I have a big nose.
I don’t really think about it too much, as it doesn’t crack my insecurity fave five—but it’s there. It’s there in the mirror, in off-guard kitchen reflections, and in every photo. Lost in the woods with a dead phone battery and need the time? Lay me flat and I’ll do my best sundial.
Do you know who else has a big nose? Kamala Khan a.k.a. Ms. Marvel a.k.a. the Literal Best. And that’s part of what makes her the best, and part of why I adore her and characters like her.
In the Big Two’s shared universes, different characters pass from one set of creators’ hands to others’ all the time. Sometimes character traits are lost to friction, and other times they’re altered intentionally—hopefully for the character’s benefit. When it’s intentional, it can be genius; ditching Red Sonja’s battle-won sexuality and adding a dash of bisexuality is a brilliant part of Gail Simone’s recent Red Sonja run. When it’s unintentional, however, it’s often homogeneous.
In life, there is no default person. In fiction, there is no default person either—but major franchise owners struggle to realize that, no, your story doesn’t need to star yet another straight cis white guy.
As a result of this ingrained default, characters who deviate—especially in comics—are constantly at risk for being “washed” into something they’re not. Bisexual characters see their sexual identities treated as “phases,” “creative interpretations,” or one-off jokes. Light-skinned or mixed race characters of color progressively see their skin lightened further—often by accident because they’re assumed to be white by unknowing colorists. Rose Wilson, the former daughter of a Cambodian woman, found herself whitewashed to the point where the New 52 formally finished the job; her “new” biological mother, like Rose’s father, is white.
This penchant for homogeneity manifests in smaller ways, too. Unique facial features—like Kamala Khan’s nose—barely survive transitions between artists. When Gail Simone envisioned Scandal Savage (from Secret Six), she intended her to be short and stocky; as time marched on, Scandal got taller and more “traditionally feminine” in shape.
Kamala Khan has a big nose. Squirrel Girl has buck teeth and short hair. Zephyr is fat. Amanda Waller, in her best iteration, is also fat. She-Hulk is ripped. Wolverine is a runt.
Those qualities inform a character’s history, personality, and station. Too often, character designs are treated as latex suits that can be stretched and torn and bleached to fit every artist’s muse.
Adrian Alphona, of Ms. Marvel and Runaways fame, is brilliant because he gets why character designs matter; not only do they break from the status quo, they also vary within his stories.
Kamala has a big, curved nose. Her father has giant hands attached to giant ham arms. Her mother’s so small that she’d make Wolverine feel like a giant. Best friend Bruno has unflattering hair and will-it-won’t-it facial hair. Other best friend Nakia is angular, tall, and reserved in body language. Frenemie Zoe has a large-ish forehead—what Tyra Banks would call a “fivehead.” Alphona’s universe is rich with visual cues that make the world authentic and human (and Inhuman).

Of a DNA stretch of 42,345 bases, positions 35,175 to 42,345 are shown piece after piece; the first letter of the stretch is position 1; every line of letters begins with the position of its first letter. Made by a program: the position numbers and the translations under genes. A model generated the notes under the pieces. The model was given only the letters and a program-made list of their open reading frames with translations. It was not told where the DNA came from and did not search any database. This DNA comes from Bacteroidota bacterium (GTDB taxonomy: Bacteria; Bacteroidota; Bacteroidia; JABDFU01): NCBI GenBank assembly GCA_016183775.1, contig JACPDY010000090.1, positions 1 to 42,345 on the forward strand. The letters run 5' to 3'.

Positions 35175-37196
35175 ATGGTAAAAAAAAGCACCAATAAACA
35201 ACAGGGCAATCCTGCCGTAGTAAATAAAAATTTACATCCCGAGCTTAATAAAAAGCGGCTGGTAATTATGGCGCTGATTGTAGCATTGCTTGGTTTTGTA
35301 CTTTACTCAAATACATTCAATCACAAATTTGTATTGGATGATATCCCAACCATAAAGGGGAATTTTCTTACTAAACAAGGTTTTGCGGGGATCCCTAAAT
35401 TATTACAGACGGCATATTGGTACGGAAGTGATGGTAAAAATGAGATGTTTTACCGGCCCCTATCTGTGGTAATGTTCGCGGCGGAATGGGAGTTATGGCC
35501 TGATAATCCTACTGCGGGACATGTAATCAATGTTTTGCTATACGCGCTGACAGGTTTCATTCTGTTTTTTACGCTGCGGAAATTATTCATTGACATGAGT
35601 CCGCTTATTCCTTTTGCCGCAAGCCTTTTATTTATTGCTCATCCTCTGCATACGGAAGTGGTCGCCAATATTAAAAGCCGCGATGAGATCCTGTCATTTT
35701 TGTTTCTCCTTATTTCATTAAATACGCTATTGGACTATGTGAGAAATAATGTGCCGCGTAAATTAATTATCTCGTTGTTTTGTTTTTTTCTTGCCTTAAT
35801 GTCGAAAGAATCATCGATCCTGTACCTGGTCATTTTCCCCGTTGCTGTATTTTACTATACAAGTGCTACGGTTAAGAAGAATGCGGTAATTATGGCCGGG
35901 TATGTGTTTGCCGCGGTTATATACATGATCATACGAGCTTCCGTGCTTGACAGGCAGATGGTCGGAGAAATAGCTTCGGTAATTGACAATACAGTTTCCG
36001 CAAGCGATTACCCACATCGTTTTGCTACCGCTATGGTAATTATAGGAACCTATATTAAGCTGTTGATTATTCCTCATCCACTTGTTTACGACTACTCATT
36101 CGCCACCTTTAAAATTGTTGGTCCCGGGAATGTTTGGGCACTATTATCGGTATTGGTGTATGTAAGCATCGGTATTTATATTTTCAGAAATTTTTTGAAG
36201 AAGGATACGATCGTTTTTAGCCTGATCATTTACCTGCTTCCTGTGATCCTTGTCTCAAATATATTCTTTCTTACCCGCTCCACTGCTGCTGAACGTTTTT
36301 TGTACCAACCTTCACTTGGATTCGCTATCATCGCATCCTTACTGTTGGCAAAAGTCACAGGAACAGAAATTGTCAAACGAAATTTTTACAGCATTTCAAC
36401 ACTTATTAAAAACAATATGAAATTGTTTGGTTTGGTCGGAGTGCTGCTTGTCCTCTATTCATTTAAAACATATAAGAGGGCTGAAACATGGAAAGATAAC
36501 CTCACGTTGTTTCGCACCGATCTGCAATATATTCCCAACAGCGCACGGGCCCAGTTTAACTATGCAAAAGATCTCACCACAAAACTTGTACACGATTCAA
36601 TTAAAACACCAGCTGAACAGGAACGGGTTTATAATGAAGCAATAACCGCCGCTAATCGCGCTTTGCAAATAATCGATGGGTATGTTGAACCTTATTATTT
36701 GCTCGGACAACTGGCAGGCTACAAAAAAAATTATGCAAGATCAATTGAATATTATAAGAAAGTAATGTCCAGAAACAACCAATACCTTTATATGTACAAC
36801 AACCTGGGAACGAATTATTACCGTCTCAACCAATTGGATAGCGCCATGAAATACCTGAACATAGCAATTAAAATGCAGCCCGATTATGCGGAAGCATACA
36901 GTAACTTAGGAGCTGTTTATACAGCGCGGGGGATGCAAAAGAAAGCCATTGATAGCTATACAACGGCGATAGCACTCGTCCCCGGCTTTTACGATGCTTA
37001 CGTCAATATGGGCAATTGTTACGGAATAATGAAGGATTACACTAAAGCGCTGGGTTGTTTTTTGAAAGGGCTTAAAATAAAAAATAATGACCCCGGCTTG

My favorite way to gauge illustration diversity is to see how the noses…go-ses. They’re the easiest detail to skimp on and make generic, and the best artists don’t.
In the recent run of Batgirl, as illustrated by Babs Tarr, Barbara Gordon has a bit of a button nose with a short—but steep—concave curve. Dinah Lance has a long, very steep nasal bridge. Roommate Frankie Charles has a wider nose, and occasional acquaintance Sevin has a bulky, convex one.
Sophie Campbell’s visual take on Jem and the Holograms does the same: Jerrica’s schnoz is the cutest of buttons, Roxy and Shana’s are wide and pronounced, Rio’s steep, and Clash rocks one that’s large and in-charge.
Is Kamala’s nose her most valuable feature? Absolutely not. Her heroism, her loyalty, her embiggening sense of self, her kindness, her humor, and her authenticity rank significantly higher on that list.
But it does make her more relatable, more accessible. Ms. Marvel teaches that you don’t have to be a supermodel to be a superhero; you don’t have to subscribe to society’s standards of beauty to have a story worth telling. You just need to be a awesome (teleporting dog is preferred, but optional).
As Kamala (rightfully) gets more popular throughout the Marvel universe, I hope every artist—no matter their style—keeps this is mind. I’m already beginning to see covers that give her westernized standards of beauty, an uncomfortable bust-to-waist ratio, and a costume that’s skewing towards spandex.
A person’s features are part of their identity. And, future Kamala Khan artists, you don’t want to know what happens with people who mess with Kamala Khan’s identity.
They get THUNK-ed.